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Semi-active radar homing (SARH) is a common type of missile guidance system, perhaps the most common type for longer-range air-to-air and surface-to-air missile systems. The name refers to the fact that the missile itself is only a passive detector of a radar signal—provided by an external ("offboard") source—as it reflects off the target(in contrast to active radar homing, which uses an active radar transceiver). Semi-active missile systems use bistatic continuous-wave radar.
The NATO brevity code for a semi-active radar homing missile launch is Fox One.
The basic concept of SARH is that since almost all detection and tracking systems consist of a radar system, duplicating this hardware on the missile itself is redundant. The weight of a transmitter reduces the range of any flying object, so passive systems have greater reach. In addition, the resolution of a radar is strongly related to the physical size of the antenna, and in the small nose cone of a missile there isn't enough room to provide the sort of accuracy needed for guidance. Instead the larger radar dish on the ground or launch aircraft will provide the needed signal and tracking logic, and the missile simply has to listen to the signal reflected from the target and point itself in the right direction. Additionally, the missile will listen rearward to the launch platform's transmitted signal as a reference, enabling it to avoid some kinds of radar jamming distractions offered by the target.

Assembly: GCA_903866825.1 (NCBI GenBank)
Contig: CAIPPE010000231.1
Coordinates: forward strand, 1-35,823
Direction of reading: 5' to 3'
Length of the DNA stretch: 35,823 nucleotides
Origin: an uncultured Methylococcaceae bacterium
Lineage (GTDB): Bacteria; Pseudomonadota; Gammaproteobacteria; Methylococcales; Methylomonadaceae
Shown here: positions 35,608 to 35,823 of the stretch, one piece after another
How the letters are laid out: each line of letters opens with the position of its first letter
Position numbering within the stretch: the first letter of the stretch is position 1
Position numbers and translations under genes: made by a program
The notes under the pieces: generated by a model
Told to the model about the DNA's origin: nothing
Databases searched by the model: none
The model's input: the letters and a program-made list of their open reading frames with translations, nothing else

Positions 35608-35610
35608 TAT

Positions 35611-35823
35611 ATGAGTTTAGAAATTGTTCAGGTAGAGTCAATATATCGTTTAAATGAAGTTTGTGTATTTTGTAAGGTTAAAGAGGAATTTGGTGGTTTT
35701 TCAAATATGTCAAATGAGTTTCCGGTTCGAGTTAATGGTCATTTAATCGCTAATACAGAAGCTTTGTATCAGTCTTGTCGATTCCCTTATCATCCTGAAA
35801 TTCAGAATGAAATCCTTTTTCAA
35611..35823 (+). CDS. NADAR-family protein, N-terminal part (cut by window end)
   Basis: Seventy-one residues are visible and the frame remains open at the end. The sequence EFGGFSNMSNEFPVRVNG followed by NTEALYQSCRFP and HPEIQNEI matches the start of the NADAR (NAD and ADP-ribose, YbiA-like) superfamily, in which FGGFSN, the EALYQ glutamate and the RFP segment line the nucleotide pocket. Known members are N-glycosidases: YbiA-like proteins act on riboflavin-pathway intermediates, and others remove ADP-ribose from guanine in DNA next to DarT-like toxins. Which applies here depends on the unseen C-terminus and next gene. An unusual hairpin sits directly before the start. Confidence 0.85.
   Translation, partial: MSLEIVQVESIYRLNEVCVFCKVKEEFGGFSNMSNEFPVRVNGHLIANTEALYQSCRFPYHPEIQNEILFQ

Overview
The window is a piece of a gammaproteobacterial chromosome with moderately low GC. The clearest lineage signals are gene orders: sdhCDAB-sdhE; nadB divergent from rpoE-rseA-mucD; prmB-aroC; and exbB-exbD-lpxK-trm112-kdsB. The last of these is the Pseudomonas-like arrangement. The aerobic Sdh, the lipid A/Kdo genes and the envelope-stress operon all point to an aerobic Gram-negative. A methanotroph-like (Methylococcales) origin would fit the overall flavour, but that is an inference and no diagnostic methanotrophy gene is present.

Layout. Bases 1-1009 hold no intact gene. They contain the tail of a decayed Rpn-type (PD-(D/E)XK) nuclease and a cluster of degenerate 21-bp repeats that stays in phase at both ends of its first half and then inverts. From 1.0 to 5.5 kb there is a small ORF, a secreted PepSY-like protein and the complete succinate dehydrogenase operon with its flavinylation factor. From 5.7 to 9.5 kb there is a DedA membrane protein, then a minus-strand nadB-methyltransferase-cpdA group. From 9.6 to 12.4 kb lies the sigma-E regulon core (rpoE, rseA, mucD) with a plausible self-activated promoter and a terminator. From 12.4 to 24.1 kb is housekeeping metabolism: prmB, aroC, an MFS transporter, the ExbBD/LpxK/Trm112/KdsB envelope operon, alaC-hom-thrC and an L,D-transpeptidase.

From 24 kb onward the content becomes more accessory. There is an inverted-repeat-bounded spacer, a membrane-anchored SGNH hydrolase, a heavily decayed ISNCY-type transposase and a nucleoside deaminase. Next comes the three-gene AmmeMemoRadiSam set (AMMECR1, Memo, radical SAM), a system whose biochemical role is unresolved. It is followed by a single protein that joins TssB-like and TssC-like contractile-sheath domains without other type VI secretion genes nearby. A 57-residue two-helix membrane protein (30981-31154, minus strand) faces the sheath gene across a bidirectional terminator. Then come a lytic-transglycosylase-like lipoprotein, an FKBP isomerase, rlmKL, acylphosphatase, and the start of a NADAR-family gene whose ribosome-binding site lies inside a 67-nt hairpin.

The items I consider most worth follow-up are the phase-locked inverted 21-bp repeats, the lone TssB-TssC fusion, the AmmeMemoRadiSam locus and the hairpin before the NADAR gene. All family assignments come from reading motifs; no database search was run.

The SARH system determines the closing velocity using the flight path geometry shown in Figure 1. The closing velocity is used to set the frequency location for the CW receive signal shown at the bottom of the diagram (spectrum). Antenna offset angle of the missile antenna is set after the target is acquired by the missile seeker using the spectrum location set using closing speed. The missile seeker antenna is a monopulse radar receiver that produces angle error measurements using that fixed position. Flight path is controlled by producing navigation input to the steering system (tail fins or gimbaled rocket) using angle errors produced by the antenna. This steers the body of the missile to hold the target near the centerline of the antenna while the antenna is held in a fixed position. The offset angle geometry is determined by flight dynamics using missile speed, target speed, and separation distance.
Techniques are nearly identical using jamming signals, optical guidance video, and infra-red radiation for homing.